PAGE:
The June Momentum for Climate Change, a series of virtual events organized by the UN Framework Convention on Climate Change (UNFCCC) Secretariat, continued Friday.
Technical Examination Process on Adaptation Launch 2020
Opening the launch event for the 2020 Technical Examination Process on Adaptation (TEP-A), Subsidiary Body for Scientific and Technological Advice (SBSTA) Chair Tosi Mpanu-Mpanu (Democratic Republic of the Congo) and Subsidiary Body for Implementation (SBI) Chair Marianne Karlsen (Norway) said the TEP-A will offer a space for continuing conversations on adaptation over the coming months, and will focus on “education and public training, public participation, and youth to enhance adaptation action.”
Adaptation Committee Co-Chairs Cecilia da Silva Bernardo (Angola) and Alessandra Sgobbi (Italy) explained the process is intended to engage multiple stakeholders and the 2020 topic is a response to the unprecedented global wave of youth and public mobilization for climate action and recognition of their role in contributing to adaptation. They announced this virtual process will comprise multiple modalities, including panel discussions, workshops, policy briefs, and a case competition.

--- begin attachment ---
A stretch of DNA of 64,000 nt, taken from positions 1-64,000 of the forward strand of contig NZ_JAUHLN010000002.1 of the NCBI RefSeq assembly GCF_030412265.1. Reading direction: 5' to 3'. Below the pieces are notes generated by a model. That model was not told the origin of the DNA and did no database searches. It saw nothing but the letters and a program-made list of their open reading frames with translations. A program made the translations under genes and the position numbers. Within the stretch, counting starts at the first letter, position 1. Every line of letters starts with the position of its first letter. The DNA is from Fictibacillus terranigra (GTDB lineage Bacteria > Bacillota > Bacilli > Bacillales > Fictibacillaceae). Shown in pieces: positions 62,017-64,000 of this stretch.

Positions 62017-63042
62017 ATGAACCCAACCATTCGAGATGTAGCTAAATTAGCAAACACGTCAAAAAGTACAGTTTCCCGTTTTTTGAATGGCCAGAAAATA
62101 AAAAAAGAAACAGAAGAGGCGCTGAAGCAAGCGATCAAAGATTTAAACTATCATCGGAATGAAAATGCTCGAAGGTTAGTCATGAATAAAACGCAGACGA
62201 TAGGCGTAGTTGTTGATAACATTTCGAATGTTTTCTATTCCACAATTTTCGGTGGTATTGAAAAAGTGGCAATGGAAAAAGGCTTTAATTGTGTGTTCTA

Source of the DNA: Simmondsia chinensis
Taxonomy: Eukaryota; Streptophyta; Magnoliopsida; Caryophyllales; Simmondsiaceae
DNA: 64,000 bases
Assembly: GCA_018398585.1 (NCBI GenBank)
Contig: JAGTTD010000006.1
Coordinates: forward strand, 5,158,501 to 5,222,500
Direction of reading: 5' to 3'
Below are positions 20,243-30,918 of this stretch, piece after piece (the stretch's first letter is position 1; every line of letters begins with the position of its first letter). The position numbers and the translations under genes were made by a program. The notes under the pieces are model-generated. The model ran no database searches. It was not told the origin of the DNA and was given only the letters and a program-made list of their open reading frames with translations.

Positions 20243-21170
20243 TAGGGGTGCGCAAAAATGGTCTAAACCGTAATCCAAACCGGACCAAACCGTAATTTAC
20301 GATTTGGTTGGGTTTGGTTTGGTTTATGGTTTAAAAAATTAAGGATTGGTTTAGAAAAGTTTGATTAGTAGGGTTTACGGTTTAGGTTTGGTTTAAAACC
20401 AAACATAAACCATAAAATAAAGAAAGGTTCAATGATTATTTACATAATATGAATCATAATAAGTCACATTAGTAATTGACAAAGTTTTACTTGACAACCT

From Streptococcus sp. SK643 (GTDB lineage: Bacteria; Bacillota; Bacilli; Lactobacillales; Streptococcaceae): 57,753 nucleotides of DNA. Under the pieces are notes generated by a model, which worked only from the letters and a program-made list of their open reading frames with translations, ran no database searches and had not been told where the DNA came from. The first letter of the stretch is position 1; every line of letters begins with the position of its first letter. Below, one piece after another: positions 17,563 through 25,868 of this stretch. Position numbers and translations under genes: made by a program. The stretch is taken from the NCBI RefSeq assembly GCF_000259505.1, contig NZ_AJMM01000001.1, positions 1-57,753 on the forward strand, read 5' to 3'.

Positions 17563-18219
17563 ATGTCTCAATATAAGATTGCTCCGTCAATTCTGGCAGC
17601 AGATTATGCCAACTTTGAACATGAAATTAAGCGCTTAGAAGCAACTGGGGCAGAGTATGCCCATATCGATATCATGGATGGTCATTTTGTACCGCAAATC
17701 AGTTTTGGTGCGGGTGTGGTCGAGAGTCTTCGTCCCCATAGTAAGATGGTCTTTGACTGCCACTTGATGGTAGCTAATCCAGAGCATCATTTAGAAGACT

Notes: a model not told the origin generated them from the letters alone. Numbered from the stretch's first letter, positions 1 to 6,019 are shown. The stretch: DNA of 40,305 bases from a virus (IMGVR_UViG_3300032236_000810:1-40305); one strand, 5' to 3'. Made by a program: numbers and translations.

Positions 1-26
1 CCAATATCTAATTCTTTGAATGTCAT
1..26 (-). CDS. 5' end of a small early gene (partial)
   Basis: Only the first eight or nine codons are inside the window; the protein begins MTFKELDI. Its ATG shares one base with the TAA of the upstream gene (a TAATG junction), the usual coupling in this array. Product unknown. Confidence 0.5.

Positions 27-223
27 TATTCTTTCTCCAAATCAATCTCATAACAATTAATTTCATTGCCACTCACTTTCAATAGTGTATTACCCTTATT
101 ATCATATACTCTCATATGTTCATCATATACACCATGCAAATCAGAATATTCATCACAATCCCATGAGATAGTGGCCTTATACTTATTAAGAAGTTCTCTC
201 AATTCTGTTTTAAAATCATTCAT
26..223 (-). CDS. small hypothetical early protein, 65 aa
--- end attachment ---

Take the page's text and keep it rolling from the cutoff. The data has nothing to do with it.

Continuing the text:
Youth representatives Yugratna Srivastava, Plant-for-the-Planet Foundation, Ana Clara Cassanti, Global Center on Adaptation, and Lyndsay Walsh, YOUNGO Adaptation Working Group, stressed the climate crisis is a matter of intergenerational justice, with those contributing the least suffering the most, and called for fostering the resilience of the most vulnerable in line with a “just, green recovery post-COVID-19,” and engaging youth to meet the needs of future generations.
9th Durban Forum on Capacity-building
SBI Chair Karlsen opened the meeting, held under the theme “capacity-building to support the enhanced transparency framework – ensuring coherence and coordination of actions and support.” She stressed enhanced ambition and action require both capacity building and transparency. She explained this year’s Forum was aligned with the Paris Committee on Capacity-building’s (PCCB) focus area and the outcomes will inform the PCCB at its fourth meeting on 22-25 June 2020.
Arif Goheer (Pakistan), Chair, Consultative Group of Experts (CGE), called for enhancing developing countries’ capacities in line with additional reporting requirements through adequate support. Edith Ofwona Adera, International Development Research Centre, and Roberta Ianna (Italy), PCCB Member, co-facilitated the event.
Special address: Transparency in the new climate regime
Jigme and Xuehong Wang, UNFCCC Secretariat, presented on measurement, reporting, and verification (MRV) arrangements for developing countries under the Convention and the Paris Agreement’s enhanced transparency framework (ETF), noting that countries need more robust institutional frameworks and enhanced capacity. Wang said 57 developing countries have submitted biennial update reports (BURs).
Alyssa Ng, CGE, presented on the CGE’s strategic priorities for 2020-2026 and the results of a survey on related emerging needs.